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Treasurer drained Elks Lodge cash to fund gambling at local arcades

(Week of May 16, 2013)
, Photo of former treasurer Andrew Simso.

The Sebastian Elks Lodge No. 2714 on Fleming Street is trying to determine just how much money is missing after police say the group’s treasurer withdrew cash from ATMs to gamble at adult arcades and internet cafes in the Sebastian area.

While the Sebastian Police Department is engaged in an active investigation and the amount taken from an Elks account now stands at roughly $86,000, the former treasurer, identified as Andrew Simso, 68, has not been arrested.

Bank statements from the lodge indicated Simso used the money he purloined from the Elks account to gamble at Al’s Place just south of Sebastian, the Gold Mine Arcade, the Coin Castle in the Sebastian-Roseland area, and the Wild Cherry Arcade in Micco, to name a few.

The internet cafés and arcades throughout Florida were closed six weeks ago after the Legislature passed and Gov. Rick Scott signed a law cracking down on strip mall gaming.

Exactly how long Simso was dipping into the Elks’ funds remains unclear. Sebastian police said the cash went missing over an 11-year period starting in June 2002. Simso, however, said that as treasurer he did nothing wrong until late 2012.

Simso said he has paid much of the money back and is in the process of making the lodge whole. “That’s all being taken care of, they’re being paid back the money and if it’s paid back there will be no charges filed,” Simso said during a telephone interview with our sister paper Sebastian River News.

Simso was named the lodge’s Officer of the Year in 2008 for his “unselfish efforts in organizing the financial aspects of the Lodge,” according to a press release posted on the web in March 2008.

“I was the treasurer a long time. Everything was above the board until the past five or six months,” Simso said.

Reportedly, the lodge’s newest president, called the exalted ruler, James O’Neill, is a retired law enforcement officer and, for his comfort, he ordered a full audit of the books when he took over in March. O’Neill, was out of town and unavailable for comment as of deadline.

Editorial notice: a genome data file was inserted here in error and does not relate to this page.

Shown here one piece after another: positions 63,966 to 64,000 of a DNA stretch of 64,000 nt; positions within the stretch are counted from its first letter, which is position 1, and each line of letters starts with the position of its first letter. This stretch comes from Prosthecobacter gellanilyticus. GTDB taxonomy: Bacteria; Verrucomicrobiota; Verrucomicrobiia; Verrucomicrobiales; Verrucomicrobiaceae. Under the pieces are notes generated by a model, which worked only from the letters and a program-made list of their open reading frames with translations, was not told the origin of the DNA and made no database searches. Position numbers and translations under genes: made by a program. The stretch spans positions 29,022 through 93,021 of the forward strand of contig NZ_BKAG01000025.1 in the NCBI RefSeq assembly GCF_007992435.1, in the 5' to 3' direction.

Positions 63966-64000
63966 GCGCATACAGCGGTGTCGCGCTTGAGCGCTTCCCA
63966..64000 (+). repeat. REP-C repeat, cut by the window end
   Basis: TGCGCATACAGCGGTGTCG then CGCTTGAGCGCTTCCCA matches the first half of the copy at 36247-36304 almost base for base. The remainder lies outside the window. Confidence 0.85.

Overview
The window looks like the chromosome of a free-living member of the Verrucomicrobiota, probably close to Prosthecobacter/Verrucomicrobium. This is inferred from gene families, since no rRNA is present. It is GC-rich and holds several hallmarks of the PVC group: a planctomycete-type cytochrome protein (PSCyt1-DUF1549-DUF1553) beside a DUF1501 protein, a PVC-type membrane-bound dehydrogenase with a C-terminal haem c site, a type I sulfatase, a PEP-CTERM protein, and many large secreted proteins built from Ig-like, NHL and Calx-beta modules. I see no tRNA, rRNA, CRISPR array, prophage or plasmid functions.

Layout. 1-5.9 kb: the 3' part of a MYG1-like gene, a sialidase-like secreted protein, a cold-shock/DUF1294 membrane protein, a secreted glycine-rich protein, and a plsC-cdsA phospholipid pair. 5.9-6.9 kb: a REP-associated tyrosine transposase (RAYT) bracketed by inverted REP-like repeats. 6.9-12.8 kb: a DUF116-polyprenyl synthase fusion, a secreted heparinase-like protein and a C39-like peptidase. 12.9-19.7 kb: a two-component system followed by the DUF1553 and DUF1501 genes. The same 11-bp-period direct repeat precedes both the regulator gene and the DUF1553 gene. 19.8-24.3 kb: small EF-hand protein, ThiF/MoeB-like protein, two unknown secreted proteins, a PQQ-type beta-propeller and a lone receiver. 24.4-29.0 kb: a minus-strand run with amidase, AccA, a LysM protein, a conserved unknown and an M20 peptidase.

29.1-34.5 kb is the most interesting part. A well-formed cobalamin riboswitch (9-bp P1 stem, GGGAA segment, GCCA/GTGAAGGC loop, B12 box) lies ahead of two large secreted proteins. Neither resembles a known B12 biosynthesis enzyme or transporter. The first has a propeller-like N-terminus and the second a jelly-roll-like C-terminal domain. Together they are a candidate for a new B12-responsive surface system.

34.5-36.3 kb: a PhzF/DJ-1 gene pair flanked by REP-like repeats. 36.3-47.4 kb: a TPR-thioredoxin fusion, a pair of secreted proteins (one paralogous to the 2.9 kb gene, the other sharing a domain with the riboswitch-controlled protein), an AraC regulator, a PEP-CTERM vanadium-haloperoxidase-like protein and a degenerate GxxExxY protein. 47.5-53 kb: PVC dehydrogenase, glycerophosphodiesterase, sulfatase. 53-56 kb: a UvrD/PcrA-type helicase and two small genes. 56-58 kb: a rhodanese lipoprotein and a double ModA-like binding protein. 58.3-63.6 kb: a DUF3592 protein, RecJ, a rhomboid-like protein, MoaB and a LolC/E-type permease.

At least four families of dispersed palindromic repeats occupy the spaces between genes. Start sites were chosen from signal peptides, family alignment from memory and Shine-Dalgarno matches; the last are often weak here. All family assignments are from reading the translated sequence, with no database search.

Simso said the money was supposed to be paid back before the controversy arose.

“This should have all been paid back a while back before this came up.  I applied for a refinance through the VA but the value they came up with was too low. They took all the foreclosures and short sales in the area,” he said. “Now I’ve been approved for a loan and the money will be paid back.”

With regard to whether or not the easy access he had to gaming at adult arcades and internet cafes exacerbated the problem, Simso said, “I’m not going to comment about that.”

Simso said he’s not getting any counseling or other help with regard to gambling.

“It just doesn’t bother me anymore,” he said. “I could still go up to Port Canaveral to the ships or I could go to the casinos, but I don’t.”

A source close to the Elks, who declined to be named, said the lodge is reeling from the allegations. No one from the lodge has been cleared to speak publicly about the theft.

They’re “a wonderful, wonderful lot,” the source, said of members of Elks Lodge No. 2714.

Sebastian police spokesman Officer Steve Marcinik said bank statements indicate Simso had been paying back the money taken from the lodge account when he had a winning session gambling. Funds were withdrawn via ATMs found at or near the arcades and internet cafes, and funds were deposited in the same way.

So far, investigators have determined that $47,800 of the approximately $86,000 has been returned to the lodge’s account, Marcinik said. He noted that the deposits ended in April, at about the same time as the arcades and internet cafes were shut down.

The outstanding balance, an estimated $38,800, is less than the $50,000 amount Simso is bonded for as treasurer, according to the police department. That means the club would be made financially whole if the bonding agency pays out.

Marcinik said Simso has been cooperative with the investigation and may have been the one responsible for bringing the thefts to light. He said Simso told either the new treasurer or the new exalted ruler that he owed money to the lodge.

The Sebastian Elks Lodge 2714 is one of more than 2,100 lodges across the nation with 1.1 million members working toward the mission to instill “principles of charity, justice, brotherly love and fidelity.” The Elks and its auxiliary ladies’ group offer scholarship programs, Eagle Scout Awards, and emergency educational fund grants, along with various community programs for youth, athletics, veterans, and drug awareness.

When asked if he wanted to say anything to his lodge members or to make a public apology, Simso declined, but he expressed frustration that the theft was made public knowledge.

“This was supposed to be kept within the lodge and the insurance company,” Simso said. “I feel bad that this happened, I feel so stupid. Right now, I’m so ticked off. When all of this is said and done and they’re paid back, I don’t think I’ll be a member there anymore.”